What Is Product Orientation, and What Does It Mean? Companies, Examples, and Activities

Product orientation is a company approach that focuses on creating and designing high-quality, demand-generating items. In other words, a product-oriented company believes that “if you develop it well, revenues will come.”

A approach known as market orientation is on the other side of the coin. The most significant distinction is that product-oriented businesses create things that they feel will pique public interest, whereas market-oriented businesses create products that address existing public needs. Review definitions and examples of firms that use this strategy to learn more about product orientation.

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Activities that are focused on the product

Product orientation was quite standard until the mid-twentieth century, mainly because consumers didn’t have many options when it came to specific things. “Any client can have an automobile painted any colour that he likes as long as it is black,” Henry Ford said in the early 1900s, as an example of this mindset.

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However, as the marketplace evolved, company strategies were compelled to develop in tandem with customer needs. Many successful organisations today use a blend of market- and product-oriented approaches as absence of rivalry has become increasingly rare in most industries. While it’s still usual for certain businesses to favour one side over the other, few do so exclusively.

Regardless, product orientation remains a critical component of most businesses’ marketing strategy. Product research, product development, and product focus are all heavily emphasised during the product orientation stage of product development.

Product Development

Product research is critical when starting a business or launching a new product since it determines your chances of success. New research can entail a range of activities, such as assessing and testing product concepts, determining how much competition you’ll have, calculating prospective manufacturing costs, and pricing the product to make a profit.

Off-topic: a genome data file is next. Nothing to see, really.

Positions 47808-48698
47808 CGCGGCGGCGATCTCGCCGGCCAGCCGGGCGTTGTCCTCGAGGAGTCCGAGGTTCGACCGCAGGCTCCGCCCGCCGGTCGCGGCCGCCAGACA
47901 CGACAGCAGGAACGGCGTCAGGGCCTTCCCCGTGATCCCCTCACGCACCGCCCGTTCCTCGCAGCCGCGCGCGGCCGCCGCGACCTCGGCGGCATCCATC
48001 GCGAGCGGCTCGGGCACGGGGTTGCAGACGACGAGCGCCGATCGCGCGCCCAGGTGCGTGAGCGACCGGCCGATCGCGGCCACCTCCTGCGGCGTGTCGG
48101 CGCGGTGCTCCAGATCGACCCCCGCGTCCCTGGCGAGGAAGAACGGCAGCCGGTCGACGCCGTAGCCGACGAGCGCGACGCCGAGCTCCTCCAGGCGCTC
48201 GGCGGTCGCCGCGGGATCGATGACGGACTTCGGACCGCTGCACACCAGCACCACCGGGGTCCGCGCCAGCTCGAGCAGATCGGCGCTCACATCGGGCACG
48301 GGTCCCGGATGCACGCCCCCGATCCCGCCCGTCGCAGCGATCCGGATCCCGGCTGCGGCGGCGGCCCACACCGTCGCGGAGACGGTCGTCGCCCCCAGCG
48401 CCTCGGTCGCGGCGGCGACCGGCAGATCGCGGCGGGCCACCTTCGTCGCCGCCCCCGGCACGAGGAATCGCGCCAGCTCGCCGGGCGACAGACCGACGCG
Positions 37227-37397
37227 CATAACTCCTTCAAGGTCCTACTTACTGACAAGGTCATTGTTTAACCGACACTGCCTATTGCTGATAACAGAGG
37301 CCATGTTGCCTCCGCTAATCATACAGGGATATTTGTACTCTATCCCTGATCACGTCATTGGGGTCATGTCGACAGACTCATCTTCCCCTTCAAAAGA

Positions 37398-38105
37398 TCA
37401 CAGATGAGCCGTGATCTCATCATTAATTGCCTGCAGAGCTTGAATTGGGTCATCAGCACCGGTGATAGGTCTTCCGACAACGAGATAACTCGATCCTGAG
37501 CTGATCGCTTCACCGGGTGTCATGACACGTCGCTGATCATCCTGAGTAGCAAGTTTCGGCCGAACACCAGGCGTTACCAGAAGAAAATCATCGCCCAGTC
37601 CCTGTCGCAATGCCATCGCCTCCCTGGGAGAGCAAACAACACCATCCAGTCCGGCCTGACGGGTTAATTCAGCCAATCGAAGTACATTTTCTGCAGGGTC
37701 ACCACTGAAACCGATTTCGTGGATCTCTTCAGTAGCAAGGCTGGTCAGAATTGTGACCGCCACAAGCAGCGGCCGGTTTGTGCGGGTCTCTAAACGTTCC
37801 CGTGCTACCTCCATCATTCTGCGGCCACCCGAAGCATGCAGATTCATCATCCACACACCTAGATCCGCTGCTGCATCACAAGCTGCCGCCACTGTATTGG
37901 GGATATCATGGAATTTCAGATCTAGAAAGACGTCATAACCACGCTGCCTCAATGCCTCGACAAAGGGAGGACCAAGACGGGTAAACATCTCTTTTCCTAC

Product Improvement

This is a big element of the process if a company is strongly focused on product orientation. Despite the fact that this stage involves a variety of tasks, the focus is on creating the most robust procedure feasible to ensure demand.

Development usually entails either building and designing a new product or determining how to improve an existing one. It can also entail developing and testing a product, as well as manufacturing, marketing, and distributing it.

Product Concentration

Product focus entails determining selling strategy, manufacturing, and measurements. Companies that concentrate on the product strive to improve their offers on a regular basis in order to remain competitive in their field.

Examples of Product Orientation

While many businesses utilise a combination of market and product orientation, some are more focused on product orientation. These businesses are usually innovators who come out with trendy new things that consumers had no idea they wanted. Here are several examples:

Misha Khatri
Misha Khatri is an emeritus professor in the University of Notre Dame's Department of Chemistry and Biochemistry. He graduated from Northern Illinois University with a BSc in Chemistry and Mathematics and a PhD in Physical Analytical Chemistry from the University of Utah.


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